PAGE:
River transportation mismanagement in Bangladeshby Md Rezaul Karim Asst. Prof.
That 4 ferries ran aground in a shoal in the river Padma on Daulatdia-Paturia route for three hours lately may well be a poignant pointer to not only the poor navigability of the rivers across the country but also the dismal performance of the ministry concerned, the shipping ministry that is, in recent times. According to a report published in the newspaper, until the ferries, carrying over 100 vehicles, that got stuck in hidden shoal at around 6.00 am, were salvaged at 9.00 am, all ferry services between Daulatdia and Paturia remained suspended for that period leaving hundreds of vehicles stranded at Daulatdia and Paturia, causing huge sufferings to thousands of passengers, drivers and staff of the vehicles. This is a picture among many other incidents.
Worryingly still, as the manager commerce of the BIWTA (Bangladesh Inland Water Transport Corporation) admitted that ferry services on this route get disrupted frequently apparently due to loss of navigability in the Padma. Pertinently, according to media reports, a launch carrying 2000 passengers to Barisal got stuck in a hidden shoal in the river Meghna, near Chandpur, for around 14 hours on August 27, just a few days before the Eid-ul-Fitr. Besides, two ferries, with 50 vehicles on board, ran aground in hidden shoals on Mawa-Kawrakandi route during the same period, which have been rescued after five days. Overall, the waterways, once very popular with the travelers largely for safe and sound journey, have turned to be somewhat of a nightmare thanks to, among other reasons, numerous hidden shoals in different rivers crisscrossing the country.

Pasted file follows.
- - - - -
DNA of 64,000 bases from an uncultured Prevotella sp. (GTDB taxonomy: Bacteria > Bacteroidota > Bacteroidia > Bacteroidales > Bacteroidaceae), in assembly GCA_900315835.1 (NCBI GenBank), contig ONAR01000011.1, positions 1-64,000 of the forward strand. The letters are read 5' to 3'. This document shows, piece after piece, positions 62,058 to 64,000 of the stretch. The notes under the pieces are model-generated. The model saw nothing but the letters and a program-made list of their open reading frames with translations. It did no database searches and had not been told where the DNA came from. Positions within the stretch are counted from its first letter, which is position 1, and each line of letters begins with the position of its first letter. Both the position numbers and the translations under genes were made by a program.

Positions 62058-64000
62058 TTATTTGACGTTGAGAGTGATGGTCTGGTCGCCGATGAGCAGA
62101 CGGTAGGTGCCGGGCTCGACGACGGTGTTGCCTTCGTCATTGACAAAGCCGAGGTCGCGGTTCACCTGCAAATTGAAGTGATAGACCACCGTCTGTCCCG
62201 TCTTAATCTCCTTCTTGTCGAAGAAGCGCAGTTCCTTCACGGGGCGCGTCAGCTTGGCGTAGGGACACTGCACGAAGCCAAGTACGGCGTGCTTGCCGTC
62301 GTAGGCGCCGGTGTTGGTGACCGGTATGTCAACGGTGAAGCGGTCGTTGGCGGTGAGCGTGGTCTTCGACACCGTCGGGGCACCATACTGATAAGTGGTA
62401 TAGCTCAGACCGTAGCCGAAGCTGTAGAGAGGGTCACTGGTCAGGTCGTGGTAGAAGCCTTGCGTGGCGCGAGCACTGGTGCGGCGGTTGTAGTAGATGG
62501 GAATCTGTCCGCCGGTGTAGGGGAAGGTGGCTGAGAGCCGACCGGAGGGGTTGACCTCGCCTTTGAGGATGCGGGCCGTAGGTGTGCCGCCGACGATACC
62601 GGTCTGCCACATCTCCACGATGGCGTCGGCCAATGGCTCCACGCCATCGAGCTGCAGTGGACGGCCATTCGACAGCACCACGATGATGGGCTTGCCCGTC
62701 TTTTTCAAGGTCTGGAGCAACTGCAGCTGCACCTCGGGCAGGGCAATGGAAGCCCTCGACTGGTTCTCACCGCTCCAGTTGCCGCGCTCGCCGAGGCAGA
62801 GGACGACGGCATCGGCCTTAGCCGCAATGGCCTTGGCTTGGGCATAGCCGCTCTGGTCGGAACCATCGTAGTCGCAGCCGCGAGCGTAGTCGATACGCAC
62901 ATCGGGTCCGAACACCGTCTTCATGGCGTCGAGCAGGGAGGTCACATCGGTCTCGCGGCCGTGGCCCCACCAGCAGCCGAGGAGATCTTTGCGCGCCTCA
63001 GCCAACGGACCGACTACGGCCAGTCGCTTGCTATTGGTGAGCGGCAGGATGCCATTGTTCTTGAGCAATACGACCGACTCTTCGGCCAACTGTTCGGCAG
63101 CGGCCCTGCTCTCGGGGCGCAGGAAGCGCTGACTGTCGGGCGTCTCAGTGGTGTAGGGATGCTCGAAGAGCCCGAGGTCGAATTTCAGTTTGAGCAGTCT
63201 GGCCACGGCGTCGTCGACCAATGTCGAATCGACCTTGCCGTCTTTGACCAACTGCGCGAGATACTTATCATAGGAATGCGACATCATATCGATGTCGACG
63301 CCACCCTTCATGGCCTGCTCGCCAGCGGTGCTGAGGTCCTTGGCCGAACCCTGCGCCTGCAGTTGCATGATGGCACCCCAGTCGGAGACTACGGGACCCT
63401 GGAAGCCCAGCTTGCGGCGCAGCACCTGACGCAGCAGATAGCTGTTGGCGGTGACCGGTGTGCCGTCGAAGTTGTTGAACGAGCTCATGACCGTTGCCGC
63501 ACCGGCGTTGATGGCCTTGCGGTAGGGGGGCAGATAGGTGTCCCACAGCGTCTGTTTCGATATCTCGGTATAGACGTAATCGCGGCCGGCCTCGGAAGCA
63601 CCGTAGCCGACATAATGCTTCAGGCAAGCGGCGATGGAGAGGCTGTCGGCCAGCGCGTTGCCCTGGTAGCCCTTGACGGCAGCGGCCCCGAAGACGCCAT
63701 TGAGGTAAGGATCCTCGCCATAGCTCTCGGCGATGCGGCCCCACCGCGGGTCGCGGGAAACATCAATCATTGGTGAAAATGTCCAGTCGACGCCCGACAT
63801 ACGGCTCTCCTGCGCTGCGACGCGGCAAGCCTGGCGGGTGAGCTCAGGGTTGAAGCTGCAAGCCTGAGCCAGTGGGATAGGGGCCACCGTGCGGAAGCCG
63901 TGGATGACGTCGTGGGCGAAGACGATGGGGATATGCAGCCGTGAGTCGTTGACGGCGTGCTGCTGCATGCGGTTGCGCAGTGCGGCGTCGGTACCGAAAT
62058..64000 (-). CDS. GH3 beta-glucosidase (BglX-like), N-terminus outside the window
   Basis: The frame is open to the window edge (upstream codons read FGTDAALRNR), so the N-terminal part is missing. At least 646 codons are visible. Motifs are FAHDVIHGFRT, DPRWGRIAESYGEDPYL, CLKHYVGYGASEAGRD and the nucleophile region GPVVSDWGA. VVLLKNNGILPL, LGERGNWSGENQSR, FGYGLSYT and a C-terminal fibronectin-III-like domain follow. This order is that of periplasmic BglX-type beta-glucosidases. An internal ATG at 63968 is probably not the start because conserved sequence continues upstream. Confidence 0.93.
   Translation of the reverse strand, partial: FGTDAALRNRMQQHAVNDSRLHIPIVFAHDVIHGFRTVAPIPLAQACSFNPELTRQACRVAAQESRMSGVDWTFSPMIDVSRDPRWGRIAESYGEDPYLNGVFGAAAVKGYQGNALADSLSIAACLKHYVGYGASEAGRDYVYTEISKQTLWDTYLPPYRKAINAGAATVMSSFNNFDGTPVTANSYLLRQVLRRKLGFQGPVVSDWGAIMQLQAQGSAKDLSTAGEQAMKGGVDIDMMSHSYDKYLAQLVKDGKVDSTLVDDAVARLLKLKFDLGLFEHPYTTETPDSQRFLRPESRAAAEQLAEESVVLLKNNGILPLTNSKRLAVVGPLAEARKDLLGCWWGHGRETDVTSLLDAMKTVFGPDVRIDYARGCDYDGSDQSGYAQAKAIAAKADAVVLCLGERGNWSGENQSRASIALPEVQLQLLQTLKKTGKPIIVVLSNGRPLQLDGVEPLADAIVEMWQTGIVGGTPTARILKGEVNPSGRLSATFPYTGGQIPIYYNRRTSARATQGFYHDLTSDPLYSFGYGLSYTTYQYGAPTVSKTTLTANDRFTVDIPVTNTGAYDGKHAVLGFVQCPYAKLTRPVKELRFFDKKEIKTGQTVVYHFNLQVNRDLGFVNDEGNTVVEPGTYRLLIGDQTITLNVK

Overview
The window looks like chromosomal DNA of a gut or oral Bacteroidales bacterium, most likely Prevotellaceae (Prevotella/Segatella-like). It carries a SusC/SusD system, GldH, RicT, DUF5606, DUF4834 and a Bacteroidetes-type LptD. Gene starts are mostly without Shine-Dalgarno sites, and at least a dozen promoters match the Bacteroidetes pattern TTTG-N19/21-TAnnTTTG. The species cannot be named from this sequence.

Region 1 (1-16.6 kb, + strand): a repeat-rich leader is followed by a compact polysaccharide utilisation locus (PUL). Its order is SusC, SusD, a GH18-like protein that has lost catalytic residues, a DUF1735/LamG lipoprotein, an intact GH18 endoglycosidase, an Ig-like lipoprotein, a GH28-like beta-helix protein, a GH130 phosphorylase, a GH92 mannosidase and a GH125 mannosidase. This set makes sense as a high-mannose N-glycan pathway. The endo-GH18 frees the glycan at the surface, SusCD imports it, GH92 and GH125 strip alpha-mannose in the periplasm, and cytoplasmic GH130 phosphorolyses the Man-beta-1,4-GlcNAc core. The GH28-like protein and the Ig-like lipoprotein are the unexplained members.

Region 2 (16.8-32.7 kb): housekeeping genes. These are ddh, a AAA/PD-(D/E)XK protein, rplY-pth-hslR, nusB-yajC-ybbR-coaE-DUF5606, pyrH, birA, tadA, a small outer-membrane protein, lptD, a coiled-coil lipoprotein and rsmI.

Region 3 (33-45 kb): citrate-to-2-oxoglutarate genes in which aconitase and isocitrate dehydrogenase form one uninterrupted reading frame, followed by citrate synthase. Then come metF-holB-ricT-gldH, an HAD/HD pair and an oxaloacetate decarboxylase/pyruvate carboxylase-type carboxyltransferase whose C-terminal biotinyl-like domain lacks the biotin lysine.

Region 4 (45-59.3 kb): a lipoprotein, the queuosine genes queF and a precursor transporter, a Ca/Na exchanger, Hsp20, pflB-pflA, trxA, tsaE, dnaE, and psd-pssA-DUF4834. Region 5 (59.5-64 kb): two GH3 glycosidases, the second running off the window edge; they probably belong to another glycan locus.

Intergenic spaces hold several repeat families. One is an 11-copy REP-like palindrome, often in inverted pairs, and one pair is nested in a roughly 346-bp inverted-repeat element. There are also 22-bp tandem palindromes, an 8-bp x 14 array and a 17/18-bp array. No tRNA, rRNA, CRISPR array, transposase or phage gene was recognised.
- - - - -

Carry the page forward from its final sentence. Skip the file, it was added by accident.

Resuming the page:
It is true that shoals that have led to the loss of navigability, especially of the major rivers, have not developed overnight; rather, unceasing negligence on the part of the successive governments over the years towards applying silt management strategies to those rivers is responsible for such a condition. However, in the wake of its assumption of power in 2009, the incumbent government talked about a master plan regarding capital dredging of all the major rivers of the country to increase navigability thereof. But, regrettably, little has been done in this regard thus far. What is worse, the shipping minister, whose principal duty is to ensure safe and smooth movement for all the craft plying waterways, appears to have remained busy with anything but this very task, during last two and a half years or so. Allegations have it that being the executive president of the Government party off shoot Bangladesh Sarak Paribahan Sramik Federation, who has engaged himself in meddling in the activities of the communications ministry, like persuading the minister concerned to issue thousands of driving licenses without any test, although reckless driving is a major factor behind road crashes that have recently become almost an epidemic in the country.
Either way, under these circumstances, it seems to have become imperative for the government to comply with the public demand in the first place regarding the removal of the shipping minister. It also needs to take effective steps to ensure navigability of, at least, the major rivers without any delay.
Created on Dec 31st 1969 18:00. Viewed 0 times.